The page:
VSP stabilization of lumbar neoplasms: Technical considerations and complications

Robert F. McLain, Mark Kabins, James Neil Weinstein*

*Corresponding author for this work

Research output: Contribution to journalArticlepeer-review

19 Scopus citations

Abstract

Variable screw placement (VSP) plates and pedicle screw fixation were used to stabilize eleven lumbar neoplasms. Blood loss and complications were comparable to other methods of posterior segmental fixation, although operative times were longer. Fewer levels were fused than for systems using sublaminar hooks or wires, with 8/11 patients treated with two level fixation. Four preopera- tively irradiated patients experienced 43% of all complications and had 70% of the major complications. Wound infections occurred in 18%, vascular injuries in 18%, and transient neurologic deficits in 36% of our patients. Clinical pseu- darthroses developed in two patients, and tumor progression produced late instability in two patients with renal carcinoma. Thecal compression and late collapse led to therapeutic failure in four patients in 12-18 months. Fixation failure occurred in four patients, resulting from loosening of the plate on the screws in three patients, and breakage of a screw in one. Failure to adequately address anterior column disease was the primary cause of treatment failure in these patients. Proper seating of the plate on the pedicle screws is, likewise, crucial to construct stability and longevity. VSP instrumentation provides rigid fixation and allows more extensive tumor resection than traditional systems, while sparing vertebral motion segments. However, failure to address key technical and biomechanical principles may lead to serious complications.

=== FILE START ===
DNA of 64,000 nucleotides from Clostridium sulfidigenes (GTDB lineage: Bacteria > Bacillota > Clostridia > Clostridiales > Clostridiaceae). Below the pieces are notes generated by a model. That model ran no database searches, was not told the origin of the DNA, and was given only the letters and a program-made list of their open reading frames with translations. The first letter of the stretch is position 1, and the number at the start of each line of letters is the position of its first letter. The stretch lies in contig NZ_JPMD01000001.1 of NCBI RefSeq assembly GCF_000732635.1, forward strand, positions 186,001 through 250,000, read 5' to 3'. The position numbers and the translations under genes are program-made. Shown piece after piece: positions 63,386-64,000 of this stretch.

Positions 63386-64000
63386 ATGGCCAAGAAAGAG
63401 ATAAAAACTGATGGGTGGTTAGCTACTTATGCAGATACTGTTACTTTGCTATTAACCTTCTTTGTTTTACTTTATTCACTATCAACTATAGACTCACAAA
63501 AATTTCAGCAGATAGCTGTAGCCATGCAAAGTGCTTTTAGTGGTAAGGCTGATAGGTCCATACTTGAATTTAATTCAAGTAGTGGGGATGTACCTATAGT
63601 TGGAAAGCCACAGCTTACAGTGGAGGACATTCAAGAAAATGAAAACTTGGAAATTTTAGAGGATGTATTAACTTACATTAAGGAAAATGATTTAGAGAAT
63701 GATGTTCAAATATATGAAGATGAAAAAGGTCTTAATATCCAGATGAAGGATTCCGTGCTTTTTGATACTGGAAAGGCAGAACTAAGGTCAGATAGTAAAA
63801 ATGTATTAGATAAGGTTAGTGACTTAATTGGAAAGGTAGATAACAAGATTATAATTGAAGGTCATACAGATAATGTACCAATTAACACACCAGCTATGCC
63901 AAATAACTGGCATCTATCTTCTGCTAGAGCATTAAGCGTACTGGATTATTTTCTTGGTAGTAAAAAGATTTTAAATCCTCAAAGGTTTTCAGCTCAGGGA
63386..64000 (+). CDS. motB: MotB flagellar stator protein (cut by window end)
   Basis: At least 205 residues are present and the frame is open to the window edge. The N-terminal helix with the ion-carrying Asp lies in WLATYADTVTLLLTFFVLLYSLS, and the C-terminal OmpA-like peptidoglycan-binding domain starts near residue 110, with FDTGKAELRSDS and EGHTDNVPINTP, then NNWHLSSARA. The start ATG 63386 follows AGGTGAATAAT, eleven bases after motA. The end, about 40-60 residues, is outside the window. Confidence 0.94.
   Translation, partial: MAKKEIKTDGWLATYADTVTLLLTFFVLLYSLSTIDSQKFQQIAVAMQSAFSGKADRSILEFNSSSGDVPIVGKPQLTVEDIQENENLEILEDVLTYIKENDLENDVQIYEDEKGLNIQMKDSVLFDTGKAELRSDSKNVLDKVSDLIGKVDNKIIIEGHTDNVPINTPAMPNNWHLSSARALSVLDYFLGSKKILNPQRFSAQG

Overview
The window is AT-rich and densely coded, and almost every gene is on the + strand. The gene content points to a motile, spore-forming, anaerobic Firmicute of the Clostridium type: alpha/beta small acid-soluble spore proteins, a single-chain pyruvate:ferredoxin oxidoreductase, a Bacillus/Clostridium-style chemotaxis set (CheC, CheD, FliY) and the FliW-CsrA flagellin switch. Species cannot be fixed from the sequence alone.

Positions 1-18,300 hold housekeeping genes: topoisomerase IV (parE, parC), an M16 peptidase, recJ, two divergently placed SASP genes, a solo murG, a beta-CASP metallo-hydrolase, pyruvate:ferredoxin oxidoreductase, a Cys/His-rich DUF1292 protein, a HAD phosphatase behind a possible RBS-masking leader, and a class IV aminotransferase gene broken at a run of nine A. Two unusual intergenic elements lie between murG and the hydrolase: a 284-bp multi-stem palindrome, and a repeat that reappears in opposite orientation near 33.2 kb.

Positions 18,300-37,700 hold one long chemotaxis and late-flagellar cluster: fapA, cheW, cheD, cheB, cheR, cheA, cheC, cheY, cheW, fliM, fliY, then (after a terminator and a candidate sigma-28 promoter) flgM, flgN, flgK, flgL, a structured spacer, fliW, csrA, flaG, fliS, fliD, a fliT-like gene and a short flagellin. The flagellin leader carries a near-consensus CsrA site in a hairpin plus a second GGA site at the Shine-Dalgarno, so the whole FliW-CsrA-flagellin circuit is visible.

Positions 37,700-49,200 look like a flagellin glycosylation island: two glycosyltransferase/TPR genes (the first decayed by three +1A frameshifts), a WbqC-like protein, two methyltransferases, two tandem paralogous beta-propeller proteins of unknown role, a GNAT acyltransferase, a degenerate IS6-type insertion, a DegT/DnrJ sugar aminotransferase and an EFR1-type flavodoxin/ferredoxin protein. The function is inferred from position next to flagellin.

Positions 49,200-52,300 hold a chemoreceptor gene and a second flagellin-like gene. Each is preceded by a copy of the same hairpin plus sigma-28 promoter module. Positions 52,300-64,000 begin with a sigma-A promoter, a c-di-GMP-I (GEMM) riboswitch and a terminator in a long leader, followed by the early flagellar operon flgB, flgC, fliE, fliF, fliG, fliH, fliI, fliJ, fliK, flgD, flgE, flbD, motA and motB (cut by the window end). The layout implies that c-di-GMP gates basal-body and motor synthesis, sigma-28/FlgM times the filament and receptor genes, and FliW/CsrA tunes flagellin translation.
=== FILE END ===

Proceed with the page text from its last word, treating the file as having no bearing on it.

Original languageEnglish (US)
Pages (from-to)359-365
Number of pages7
JournalJournal of Spinal Disorders
Volume4
Issue number3
DOIs
StatePublished - Sep 1991

Keywords

  • Stabilization
  • Tumors
  • Variable screw placement

ASJC Scopus subject areas

  • Surgery
  • Clinical Neurology

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